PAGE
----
Charlotte H. Danciu, P.A. Attorney at Law.

Once you find the right lawyer, you start the process by having a consultation to answer some key questions:

  • What clinic do you want to use?
  • What’s important to you in your surrogate choice?
  • What are your preferences regarding the relationship you will have with the surrogate?
  • What are your medical views on difficult topics such as abortion, medical treatments, and vaccinations.

Once those questions are reviewed, we also discuss the expenses to ensure they can manage them.

From there, we look at the pool of surrogates in my practice. Unlike many other lawyers, I am a one-stop-shop. I find the surrogate for the family and legally represent them, but we get the surrogate her own attorney as well.

I personally interview all the surrogates we have. We do background checks, including flags for child abuse or criminal record, and talk to them about their views on life, medical opinions, and general outlook. I gather this information to introduce families to the surrogacy candidates.

Surrogacy Requirements In Florida

The surrogate candidate and the intended parents undergo a physical and psychological evaluation. The surrogate is more intensively assessed.

To qualify to be a surrogate mother in Florida, you must meet some basic requirements:

  • Already have a child from an uncomplicated pregnancy.
  • Demonstrate overall good health, with an acceptable body mass index (BMI).
  • Be a U.S. citizen, green card holder, or other valid immigration status allowing you to remain in this country.
  • Generally, the surrogate’s evaluation also involves a multi-phasic personality disorder test (MPPI).

The couple has to be healthy too. The FDA has medical guidelines for the materials implanted in the surrogate. For example, if the husband has Hepatitis C or a similar disease, it’s highly unlikely to be transmitted from the embryo to the surrogate. The surrogate could waive this requirement and agree to use the sperm. There are ways around those things.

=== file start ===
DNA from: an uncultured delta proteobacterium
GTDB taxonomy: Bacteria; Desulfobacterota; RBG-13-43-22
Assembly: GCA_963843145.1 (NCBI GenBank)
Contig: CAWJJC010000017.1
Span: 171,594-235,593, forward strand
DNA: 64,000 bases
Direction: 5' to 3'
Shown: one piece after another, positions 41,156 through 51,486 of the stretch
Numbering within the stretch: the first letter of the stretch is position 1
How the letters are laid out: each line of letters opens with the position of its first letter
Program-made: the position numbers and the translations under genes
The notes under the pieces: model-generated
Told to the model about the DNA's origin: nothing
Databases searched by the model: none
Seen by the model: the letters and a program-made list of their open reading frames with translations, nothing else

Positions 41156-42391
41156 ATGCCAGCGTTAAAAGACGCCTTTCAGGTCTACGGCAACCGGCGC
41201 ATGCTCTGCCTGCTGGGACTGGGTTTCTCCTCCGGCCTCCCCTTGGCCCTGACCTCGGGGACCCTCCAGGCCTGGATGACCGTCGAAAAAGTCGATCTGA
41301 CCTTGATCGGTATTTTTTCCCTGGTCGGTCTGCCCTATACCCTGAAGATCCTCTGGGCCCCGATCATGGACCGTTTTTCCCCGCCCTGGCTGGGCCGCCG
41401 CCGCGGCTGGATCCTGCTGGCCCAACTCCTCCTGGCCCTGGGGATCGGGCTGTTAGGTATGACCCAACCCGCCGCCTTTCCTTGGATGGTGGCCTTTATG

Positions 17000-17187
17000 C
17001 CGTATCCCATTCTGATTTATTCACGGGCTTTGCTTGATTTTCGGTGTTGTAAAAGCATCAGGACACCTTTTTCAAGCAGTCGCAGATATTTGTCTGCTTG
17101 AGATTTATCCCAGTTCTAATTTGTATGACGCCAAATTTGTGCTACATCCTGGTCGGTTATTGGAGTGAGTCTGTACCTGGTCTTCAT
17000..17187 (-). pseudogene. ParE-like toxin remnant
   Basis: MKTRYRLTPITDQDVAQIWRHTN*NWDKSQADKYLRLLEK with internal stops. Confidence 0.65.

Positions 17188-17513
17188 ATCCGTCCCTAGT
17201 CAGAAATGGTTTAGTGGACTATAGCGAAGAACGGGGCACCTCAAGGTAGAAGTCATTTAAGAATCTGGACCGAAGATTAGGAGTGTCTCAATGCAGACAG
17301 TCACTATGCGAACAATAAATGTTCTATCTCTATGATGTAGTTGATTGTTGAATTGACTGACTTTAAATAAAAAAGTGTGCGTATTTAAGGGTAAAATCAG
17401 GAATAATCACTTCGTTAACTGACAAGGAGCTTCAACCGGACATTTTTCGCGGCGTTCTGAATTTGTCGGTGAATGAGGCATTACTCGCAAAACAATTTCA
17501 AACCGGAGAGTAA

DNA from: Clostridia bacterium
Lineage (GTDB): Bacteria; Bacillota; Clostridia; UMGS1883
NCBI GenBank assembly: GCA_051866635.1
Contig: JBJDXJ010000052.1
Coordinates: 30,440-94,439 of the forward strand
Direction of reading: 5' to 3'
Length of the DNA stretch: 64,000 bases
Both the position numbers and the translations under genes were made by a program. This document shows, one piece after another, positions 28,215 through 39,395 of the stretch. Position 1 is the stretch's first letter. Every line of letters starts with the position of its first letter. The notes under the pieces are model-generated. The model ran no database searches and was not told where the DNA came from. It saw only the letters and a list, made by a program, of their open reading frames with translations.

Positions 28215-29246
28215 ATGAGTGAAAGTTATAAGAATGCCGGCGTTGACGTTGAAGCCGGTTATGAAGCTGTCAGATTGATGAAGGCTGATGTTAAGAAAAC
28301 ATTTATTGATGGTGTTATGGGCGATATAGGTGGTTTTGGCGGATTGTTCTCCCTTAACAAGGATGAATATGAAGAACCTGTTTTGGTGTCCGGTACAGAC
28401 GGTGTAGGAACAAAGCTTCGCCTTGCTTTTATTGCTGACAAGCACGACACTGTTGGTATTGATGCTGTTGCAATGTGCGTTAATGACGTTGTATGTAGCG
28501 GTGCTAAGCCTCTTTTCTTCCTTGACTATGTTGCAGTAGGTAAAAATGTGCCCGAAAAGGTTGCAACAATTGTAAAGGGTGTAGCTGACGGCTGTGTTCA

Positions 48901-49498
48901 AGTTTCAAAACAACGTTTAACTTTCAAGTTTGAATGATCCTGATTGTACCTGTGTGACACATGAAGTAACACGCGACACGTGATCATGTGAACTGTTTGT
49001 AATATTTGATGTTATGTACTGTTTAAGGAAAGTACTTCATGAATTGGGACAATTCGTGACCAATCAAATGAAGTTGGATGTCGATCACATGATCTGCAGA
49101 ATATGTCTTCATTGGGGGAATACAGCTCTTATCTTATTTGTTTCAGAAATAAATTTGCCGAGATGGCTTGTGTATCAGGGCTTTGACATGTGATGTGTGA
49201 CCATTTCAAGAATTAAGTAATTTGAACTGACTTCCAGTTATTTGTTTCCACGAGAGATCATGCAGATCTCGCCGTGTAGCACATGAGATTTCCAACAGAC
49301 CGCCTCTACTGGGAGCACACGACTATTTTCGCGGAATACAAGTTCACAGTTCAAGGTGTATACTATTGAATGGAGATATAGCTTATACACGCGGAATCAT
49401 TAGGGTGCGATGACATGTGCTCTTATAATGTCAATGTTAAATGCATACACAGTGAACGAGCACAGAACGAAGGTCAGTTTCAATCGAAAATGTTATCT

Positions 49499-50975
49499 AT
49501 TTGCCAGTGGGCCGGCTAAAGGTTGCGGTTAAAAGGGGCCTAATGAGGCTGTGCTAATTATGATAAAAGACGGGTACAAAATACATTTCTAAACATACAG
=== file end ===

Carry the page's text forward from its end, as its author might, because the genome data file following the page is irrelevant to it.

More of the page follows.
The couple’s screening is more of a conference between the couple and the surrogate to ensure they are on the same page with challenging topics, like abortion. A psychologist usually addresses the issue by discussing hypothetical situations. For example, they might ask, “Say there is a medical complication and it’s a choice between the surrogate’s life or the baby’s life…Whose life do you choose?”

Some couples are surprised by the evaluation results, but it depends on which psychologist they see. As long as the couple doesn’t have a criminal or child abuse background, I don’t care how they plan to raise the child – it’s their business. Some psychologists think differently. They seem to enjoy the power of deciding who should and shouldn’t have a baby. I don’t work with those so into it that they act as God, deciding who can have a child.

Couples can be frustrated by these psychologists. Their doctor may have a favorite psychologist and send them to that psychologist or whatever language. I try to steer my clients towards the psychologists doing what’s recommended by the American Society for Reproductive Medicine. (ASRM).

Surrogacy Terms

I write my contracts very straightforward, using plain English or Spanish – whatever language the parties speak—but they cover everything. For example, what if the couple goes down in a plane crash before the baby is born? Who gets the baby? We set up a guardianship designation for this. What if the surrogate is in an accident, on life support, at just 27 weeks of pregnancy? The doctor says she is brain dead, but they could keep her alive for another couple of weeks gestation. For this instance, we have the surrogate establish a living will so her significant other will keep her alive in the worst-case scenario.

When people walk into surrogacy, they have no idea. They are not thinking about the tough hard questions that could come up that these contracts address. The surrogate must be advised to have her own attorney, and the couple will pay for it. She has the right to waive the representation as well.

For more information on Initiating the Surrogacy Process in Florida, a free initial consultation is your next best step. Get the information and legal answers you seek by calling (561) 330-6700 today.

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